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-<?xml version='1.0' encoding='UTF-8'?>
-<!-- This document was created with Syntext Serna Free. --><!DOCTYPE chapter PUBLIC "-//OASIS//DTD DocBook XML V4.5//EN" "docbookV4.5/docbookx.dtd" []>
-<chapter>
- <title>Glossary</title>
- <glosslist>
- <glossentry>
- <glossterm>Brick</glossterm>
- <glossdef>
- <para>A Brick is the GlusterFS basic unit of storage, represented by an export directory on a server in the trusted storage pool. A Brick is expressed by combining a server with an export directory in the following format:</para>
- <para><code>SERVER:EXPORT</code></para>
- <para>For example:</para>
- <para><filename>myhostname:/exports/myexportdir/</filename></para>
- </glossdef>
- </glossentry>
- <glossentry>
- <glossterm>Cluster</glossterm>
- <glossdef>
- <para>A cluster is a group of linked computers, working together closely thus in many respects forming a single computer.</para>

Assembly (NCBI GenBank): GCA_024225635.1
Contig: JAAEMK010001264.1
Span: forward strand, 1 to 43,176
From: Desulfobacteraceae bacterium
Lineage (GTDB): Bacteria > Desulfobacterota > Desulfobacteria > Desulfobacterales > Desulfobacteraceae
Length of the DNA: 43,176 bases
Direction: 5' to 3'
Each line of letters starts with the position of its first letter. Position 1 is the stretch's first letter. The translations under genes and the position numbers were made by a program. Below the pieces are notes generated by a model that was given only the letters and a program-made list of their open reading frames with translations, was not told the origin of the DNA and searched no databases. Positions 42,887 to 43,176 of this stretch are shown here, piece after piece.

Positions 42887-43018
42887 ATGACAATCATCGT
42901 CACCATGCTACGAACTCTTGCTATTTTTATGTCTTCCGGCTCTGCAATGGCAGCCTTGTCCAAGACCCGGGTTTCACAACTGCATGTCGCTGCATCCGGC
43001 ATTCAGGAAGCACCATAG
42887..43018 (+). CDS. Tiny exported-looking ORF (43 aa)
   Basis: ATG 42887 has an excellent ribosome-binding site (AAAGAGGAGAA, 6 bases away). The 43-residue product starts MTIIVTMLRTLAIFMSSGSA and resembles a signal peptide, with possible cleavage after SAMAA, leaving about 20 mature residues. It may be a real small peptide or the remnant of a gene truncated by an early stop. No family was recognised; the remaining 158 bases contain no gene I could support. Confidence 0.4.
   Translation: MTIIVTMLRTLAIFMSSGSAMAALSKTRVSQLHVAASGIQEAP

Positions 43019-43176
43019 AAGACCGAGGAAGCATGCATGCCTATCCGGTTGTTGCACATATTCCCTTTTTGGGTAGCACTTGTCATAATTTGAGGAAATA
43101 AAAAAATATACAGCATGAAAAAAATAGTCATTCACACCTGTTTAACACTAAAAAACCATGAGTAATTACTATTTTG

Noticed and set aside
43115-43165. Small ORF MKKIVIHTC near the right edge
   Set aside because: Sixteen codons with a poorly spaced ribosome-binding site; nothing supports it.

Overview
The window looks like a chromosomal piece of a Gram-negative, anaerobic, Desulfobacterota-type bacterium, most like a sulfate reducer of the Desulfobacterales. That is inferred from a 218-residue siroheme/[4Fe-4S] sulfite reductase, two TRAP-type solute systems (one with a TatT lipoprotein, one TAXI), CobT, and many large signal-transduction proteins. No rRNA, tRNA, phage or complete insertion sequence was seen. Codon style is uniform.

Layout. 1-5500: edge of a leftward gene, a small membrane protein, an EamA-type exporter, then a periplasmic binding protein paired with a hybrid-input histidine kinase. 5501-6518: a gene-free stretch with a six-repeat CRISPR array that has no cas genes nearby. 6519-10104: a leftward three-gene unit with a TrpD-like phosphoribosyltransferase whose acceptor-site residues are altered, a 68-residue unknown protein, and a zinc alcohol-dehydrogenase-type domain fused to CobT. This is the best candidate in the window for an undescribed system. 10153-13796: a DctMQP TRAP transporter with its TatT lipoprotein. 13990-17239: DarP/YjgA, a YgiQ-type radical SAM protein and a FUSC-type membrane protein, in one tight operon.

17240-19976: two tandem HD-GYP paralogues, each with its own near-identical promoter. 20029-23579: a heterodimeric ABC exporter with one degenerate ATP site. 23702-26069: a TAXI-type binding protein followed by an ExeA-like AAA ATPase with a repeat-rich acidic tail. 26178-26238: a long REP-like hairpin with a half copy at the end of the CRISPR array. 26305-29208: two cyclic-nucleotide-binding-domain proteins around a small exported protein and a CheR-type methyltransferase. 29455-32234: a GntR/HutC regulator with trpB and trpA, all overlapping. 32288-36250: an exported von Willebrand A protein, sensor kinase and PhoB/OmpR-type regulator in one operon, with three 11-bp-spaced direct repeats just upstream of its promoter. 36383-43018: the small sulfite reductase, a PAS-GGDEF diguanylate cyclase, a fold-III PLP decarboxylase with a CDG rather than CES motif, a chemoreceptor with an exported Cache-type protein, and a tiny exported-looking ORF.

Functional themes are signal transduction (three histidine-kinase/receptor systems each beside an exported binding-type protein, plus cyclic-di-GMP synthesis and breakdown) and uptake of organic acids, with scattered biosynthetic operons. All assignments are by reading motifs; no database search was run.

- </glossdef>
- </glossentry>
- <glossentry>
- <glossterm>Distributed File System</glossterm>
- <glossdef>
- <para>A file system that allows multiple clients to concurrently access data over a computer network.</para>
- </glossdef>
- </glossentry>
- <glossentry>
- <glossterm>Filesystem</glossterm>
- <glossdef>
- <para>A method of storing and organizing computer files and their data. Essentially, it organizes these files into a database for the storage, organization, manipulation, and retrieval by the computer&apos;s operating system.</para>